First of all, let me say that most reviews you’ll see on the internet for anything like this are actually made by the company and posted on various sites by SEO companies as though genuine users wrote them. They’ll umm and ahh, go over a few cons but a lot of pros, and come to the solid conclusion that it’s a great idea and to go ahead and buy it. Not this one. It’s written by me, and it’s honest and frank.
I wondered to myself ‘is Biz Opp Detective legit?’ and decided that the money back guarantee, backed up by my credit card provider’s ability to charge back the purchase, made it a worthy risk if just to see if there was anything I could learn from it. Since the company had a .com.au domain and listed an ABN with a few related sites, it didn’t seem like this particular site, Biz Opp Detective, was necessarily a scam – yet. I’m not going to link to them, as they can pay for any traffic to their site as far as I’m concerned.
P.S. I may invite some anger from the company for posting this, however they do their own reviews of other schemes which are similar to their own service, so I gather they consider it OK to do so 😉
I’m just going to go over one single idea they came up with in the first email before I wiped the tears of laughter off my keyboard and unsubscribed…. but just imagine similar outlandish concepts, enough to fill a PDF file.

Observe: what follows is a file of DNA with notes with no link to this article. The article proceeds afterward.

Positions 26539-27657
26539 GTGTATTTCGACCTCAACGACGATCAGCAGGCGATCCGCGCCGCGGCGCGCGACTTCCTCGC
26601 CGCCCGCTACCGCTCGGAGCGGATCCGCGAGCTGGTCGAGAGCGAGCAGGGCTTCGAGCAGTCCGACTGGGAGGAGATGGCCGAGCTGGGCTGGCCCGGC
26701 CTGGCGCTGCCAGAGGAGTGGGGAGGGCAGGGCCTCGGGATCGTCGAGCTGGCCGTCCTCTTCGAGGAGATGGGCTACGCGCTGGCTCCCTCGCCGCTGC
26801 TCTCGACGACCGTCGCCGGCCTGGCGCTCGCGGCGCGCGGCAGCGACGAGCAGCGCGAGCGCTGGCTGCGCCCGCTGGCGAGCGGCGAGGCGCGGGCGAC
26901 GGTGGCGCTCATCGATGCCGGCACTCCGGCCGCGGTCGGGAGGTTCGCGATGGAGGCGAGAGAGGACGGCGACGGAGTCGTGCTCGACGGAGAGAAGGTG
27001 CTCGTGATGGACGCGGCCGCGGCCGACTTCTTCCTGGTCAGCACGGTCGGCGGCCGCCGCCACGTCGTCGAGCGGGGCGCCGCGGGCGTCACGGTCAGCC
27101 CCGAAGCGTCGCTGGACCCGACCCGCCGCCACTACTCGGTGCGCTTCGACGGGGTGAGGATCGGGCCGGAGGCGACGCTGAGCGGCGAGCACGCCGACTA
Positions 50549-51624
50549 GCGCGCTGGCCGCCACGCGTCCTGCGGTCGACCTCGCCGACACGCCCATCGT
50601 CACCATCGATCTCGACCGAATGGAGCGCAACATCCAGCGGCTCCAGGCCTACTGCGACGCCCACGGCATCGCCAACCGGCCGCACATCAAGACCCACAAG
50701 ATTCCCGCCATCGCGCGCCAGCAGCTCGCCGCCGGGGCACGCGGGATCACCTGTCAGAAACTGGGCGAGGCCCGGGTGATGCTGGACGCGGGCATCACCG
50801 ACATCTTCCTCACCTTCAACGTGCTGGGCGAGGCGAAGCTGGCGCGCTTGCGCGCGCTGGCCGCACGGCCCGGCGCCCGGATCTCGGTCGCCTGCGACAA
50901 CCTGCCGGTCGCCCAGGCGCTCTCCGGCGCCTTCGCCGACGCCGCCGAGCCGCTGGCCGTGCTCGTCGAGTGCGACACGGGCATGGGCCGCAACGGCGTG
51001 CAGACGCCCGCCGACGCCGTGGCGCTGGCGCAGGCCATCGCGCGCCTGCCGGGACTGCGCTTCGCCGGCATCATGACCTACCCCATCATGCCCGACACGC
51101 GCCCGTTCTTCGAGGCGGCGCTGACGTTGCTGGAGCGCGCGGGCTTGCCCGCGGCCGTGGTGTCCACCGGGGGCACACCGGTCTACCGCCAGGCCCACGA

Buy a house to keep as a rental in Queenstown, Tasmania.
Hoo boy. I don’t know if there’s any law against advising suck recklessly idiotic things to the sort of braindead people who pay for one of these guides…. but wow. Clearly the authors have some vested interest in Queenstown property as I can’t think of a worse place to permanently and irretrievably park your cash and never see it again. Check here for one of the examples of prime real estate which has been sitting on the market for 5 months since I first looked after buying the Biz Opps Detective newsletter: http://www.realestate.com.au/property-house-tas-queenstown-121336574
So, it’s basically a shack from the 1960’s. I won’t lie, it’d be a nice place for a getaway, to escape from the real world for a few weeks in the dead mining town that is Queenstown. But as an investment – this has to be comedy, surely?